Summer’s native plant bouquet is a gift to birds, bees and more

By Jarmila Becka Lee, Steve Hamel and Ellen Jakubowski

When the weather’s not too dry, summer bursts forth with green and intoxicating lushness. Tall grasses stroke the sky, vines reach out to embrace all that surrounds them, and buds erupt into bright blooms.

Whether you wander in a meadow, garden or forest glade, you can encounter native plants among this splendour, as well as the wildlife they attract. Fascinating species of bees, butterflies, birds, flies and more all depend on native plants for food and shelter, and a perceptive eye can spot them as they do. So, why not put aside that summer read for a while and escape into the intertwined lives of these flora and fauna?

Big bluestem + sword-bearing conehead

Dry brushstrokes depict a grassland where three grasshopper-like insects are holding onto tall blades of grass topped with large, fringey flower heads.
Sword-bearing coneheads on big bluestem. Illustration: Jillian Thalman

Big bluestem (Andropogon gerardi) is an adaptable native grass that can reach up to two metres tall. It grows in a variety of soils including clay, gravel and sand and can even withstand occasional wildfires. Dozens of insects, including a katydid (grasshopper-like insect) called the sword-bearing conehead (Neoconocephalus ensiger, pictured) and the short-winged meadow katydid (Conocephals brevipennis) rely on big bluestem for their food, eating the leaves and other parts of the plant. Birds like field, song and chipping sparrows dine on big bluestem’s seeds or the insects it attracts.

In Canada, this grass is native to Saskatchewan, Manitoba, Ontario and Quebec.

Dense blazing star + small carpenter bee

A shiny dark green bee flies past a patch of tall purple flowers where two other bees are foraging.
Small carpenter bees and dense blazing star. Illustration: Jillian Thalman

Dense blazing stars (Liatris spicata) truly are stars in the eyes of gardeners thanks to their purple “fairy wand” appearance and how they attract many pollinators. These include long-tongued bees such as small carpenter bees (species in the genus Ceratina, pictured), bumblebees and leaf-cutting bees, as well as butterflies like swallowtails, monarchs and painted ladies. Deer, groundhogs and rabbits use these plants as a food source, as do small herbivores like meadow voles that specifically eat their corms (bulbous underground stems that store nutrients).

Watch for these show-stopping flowers in Ontario, where they are native.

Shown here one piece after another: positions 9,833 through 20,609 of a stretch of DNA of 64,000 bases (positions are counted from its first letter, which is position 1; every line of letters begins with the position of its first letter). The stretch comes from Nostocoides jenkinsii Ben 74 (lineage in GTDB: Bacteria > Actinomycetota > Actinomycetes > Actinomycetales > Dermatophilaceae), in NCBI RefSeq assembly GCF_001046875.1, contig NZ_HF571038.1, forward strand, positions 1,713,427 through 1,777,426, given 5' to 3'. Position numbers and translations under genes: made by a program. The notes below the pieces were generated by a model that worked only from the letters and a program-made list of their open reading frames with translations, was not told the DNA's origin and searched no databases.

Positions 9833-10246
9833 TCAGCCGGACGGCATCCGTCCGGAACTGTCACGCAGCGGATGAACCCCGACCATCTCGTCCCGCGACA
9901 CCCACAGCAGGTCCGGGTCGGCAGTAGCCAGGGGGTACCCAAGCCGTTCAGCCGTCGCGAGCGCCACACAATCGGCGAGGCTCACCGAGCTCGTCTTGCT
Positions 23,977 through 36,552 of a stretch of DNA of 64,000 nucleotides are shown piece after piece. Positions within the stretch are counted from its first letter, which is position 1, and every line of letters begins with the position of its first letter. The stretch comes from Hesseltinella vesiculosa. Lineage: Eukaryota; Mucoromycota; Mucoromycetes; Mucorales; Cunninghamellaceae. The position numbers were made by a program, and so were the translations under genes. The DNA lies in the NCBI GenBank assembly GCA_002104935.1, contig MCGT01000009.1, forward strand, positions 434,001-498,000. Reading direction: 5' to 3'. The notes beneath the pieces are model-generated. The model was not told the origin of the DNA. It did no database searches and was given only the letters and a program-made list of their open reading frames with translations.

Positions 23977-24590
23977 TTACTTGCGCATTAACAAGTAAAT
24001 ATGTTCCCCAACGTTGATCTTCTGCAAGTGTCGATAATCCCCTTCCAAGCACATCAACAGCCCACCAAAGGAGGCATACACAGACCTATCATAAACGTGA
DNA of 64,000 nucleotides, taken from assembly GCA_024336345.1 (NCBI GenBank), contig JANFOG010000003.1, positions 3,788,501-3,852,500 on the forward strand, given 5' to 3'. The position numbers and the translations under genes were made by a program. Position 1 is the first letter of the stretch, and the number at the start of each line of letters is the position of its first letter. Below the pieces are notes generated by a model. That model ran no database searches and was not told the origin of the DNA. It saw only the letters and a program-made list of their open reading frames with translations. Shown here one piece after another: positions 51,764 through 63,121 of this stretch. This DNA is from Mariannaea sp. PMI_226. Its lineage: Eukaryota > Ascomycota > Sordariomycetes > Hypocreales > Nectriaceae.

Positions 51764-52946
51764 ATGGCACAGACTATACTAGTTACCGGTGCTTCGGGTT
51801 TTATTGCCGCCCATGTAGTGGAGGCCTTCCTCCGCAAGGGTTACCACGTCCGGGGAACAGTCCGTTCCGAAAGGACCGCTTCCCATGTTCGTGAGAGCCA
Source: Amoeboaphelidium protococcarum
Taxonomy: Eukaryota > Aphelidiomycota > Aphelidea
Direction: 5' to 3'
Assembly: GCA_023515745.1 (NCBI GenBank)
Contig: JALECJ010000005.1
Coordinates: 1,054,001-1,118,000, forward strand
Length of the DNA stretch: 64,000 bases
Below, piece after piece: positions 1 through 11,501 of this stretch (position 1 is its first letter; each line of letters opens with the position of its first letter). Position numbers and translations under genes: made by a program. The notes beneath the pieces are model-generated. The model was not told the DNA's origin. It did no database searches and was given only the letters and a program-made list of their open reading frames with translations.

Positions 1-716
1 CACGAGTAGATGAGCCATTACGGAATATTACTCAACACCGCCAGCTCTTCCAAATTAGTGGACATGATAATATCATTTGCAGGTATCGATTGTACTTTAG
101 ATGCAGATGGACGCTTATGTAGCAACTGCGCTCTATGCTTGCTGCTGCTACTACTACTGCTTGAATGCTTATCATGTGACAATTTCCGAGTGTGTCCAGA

Virgin’s bower + northern cardinal

An adult male cardinal perches on a flowering vine sheltering an empty cup nest while two other cardinals visit a tree in the background.
Northern cardinals and virgin’s bower. Illustration: Jillian Thalman

Virgin’s bower (Clematis virginiana) is a common, fast-growing vine with sprays of white flowers that bloom in mid-to-late summer. With adequate support from a fence or trellis, these vines can climb up to six metres tall! They are found in moist thickets and meadows and along woodland edges, riverbanks, drainage ditches, railroads and fence rows. The tangles created by the vines and foliage provide excellent cover and nesting habitat for songbirds such as the northern cardinal (Cardinalis cardinalis, pictured), and the blooms also attract a variety of native bees.

In Canada, Virgin’s bower is native to Ontario, Quebec, New Brunswick and Nova Scotia.

Swamp milkweed + monarch

Three smooth, striped caterpillars climb on the leaves and stems of plants topped with clusters of small pink flowers.
Monarch caterpillars eating swamp milkweed. Illustration: Jillian Thalman

Milkweeds, including swamp milkweed (Asclepias incarnata, pictured), are the only host plants for the monarch butterfly (Danaus plexippus). This means that monarch caterpillars only eat milkweed, and the adult females selectively lay their eggs on these plants. In addition to monarchs, swamp milkweed is a magnet for other butterfly species like fritillaries and skippers and for nectar-drinking pollinating insects like bumble bees, long-horned bees, sweat bees, wasps, and flies in the families Mydidae and Tachinidae. Thanks to toxins that give these plants a bitter taste, mammals like deer tend to avoid eating it. (People and pets should do the same!)

While milkweeds can be found across most of southern Canada, swamp milkweed in particular is native to Manitoba, Ontario, Quebec, New Brunswick, Nova Scotia and PEI.

Curious to know which wildlife species visit native plants in other seasons? Check out our posts about what you can see in fall and spring.

To give these wildlife species and others a helping hand — and to observe them close to home — try planting native plants in your yard, on your balcony or at a nearby community space. Visit to learn more.

Help change take root and restore Canada's native plant life.